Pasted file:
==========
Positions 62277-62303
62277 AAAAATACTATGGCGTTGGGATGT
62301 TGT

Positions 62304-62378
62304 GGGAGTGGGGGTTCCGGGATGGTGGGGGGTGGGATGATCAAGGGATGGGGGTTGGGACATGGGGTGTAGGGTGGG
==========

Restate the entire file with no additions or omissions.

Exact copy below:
Positions 62277-62303
62277 AAAAATACTATGGCGTTGGGATGT
62301 TGT

Positions 62304-62378
62304 GGGAGTGGGGGTTCCGGGATGGTGGGGGGTGGGATGATCAAGGGATGGGGGTTGGGACATGGGGTGTAGGGTGGG